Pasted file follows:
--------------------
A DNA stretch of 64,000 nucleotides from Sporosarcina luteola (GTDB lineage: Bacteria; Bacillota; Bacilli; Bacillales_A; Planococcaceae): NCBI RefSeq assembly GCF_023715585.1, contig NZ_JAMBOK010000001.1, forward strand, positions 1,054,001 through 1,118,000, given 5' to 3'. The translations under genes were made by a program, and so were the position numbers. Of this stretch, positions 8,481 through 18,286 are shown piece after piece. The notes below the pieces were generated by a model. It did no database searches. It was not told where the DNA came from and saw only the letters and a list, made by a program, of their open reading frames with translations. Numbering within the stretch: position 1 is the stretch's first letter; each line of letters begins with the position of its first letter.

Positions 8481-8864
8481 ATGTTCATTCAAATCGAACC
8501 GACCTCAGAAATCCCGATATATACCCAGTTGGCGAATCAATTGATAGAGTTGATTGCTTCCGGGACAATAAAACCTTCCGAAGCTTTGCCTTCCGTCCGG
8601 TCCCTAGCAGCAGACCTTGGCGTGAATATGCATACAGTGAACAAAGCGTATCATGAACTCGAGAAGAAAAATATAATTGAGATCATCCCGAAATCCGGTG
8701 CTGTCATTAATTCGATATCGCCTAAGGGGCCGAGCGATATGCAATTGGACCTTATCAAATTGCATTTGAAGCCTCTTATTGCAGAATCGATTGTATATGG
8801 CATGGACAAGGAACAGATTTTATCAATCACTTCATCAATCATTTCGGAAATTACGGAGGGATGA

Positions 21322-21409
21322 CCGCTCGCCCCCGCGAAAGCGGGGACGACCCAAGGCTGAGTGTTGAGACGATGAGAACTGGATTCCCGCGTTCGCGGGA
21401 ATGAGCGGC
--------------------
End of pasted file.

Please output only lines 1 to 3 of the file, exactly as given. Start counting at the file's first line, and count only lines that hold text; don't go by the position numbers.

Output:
A DNA stretch of 64,000 nucleotides from Sporosarcina luteola (GTDB lineage: Bacteria; Bacillota; Bacilli; Bacillales_A; Planococcaceae): NCBI RefSeq assembly GCF_023715585.1, contig NZ_JAMBOK010000001.1, forward strand, positions 1,054,001 through 1,118,000, given 5' to 3'. The translations under genes were made by a program, and so were the position numbers. Of this stretch, positions 8,481 through 18,286 are shown piece after piece. The notes below the pieces were generated by a model. It did no database searches. It was not told where the DNA came from and saw only the letters and a list, made by a program, of their open reading frames with translations. Numbering within the stretch: position 1 is the stretch's first letter; each line of letters begins with the position of its first letter.

Positions 8481-8864
8481 ATGTTCATTCAAATCGAACC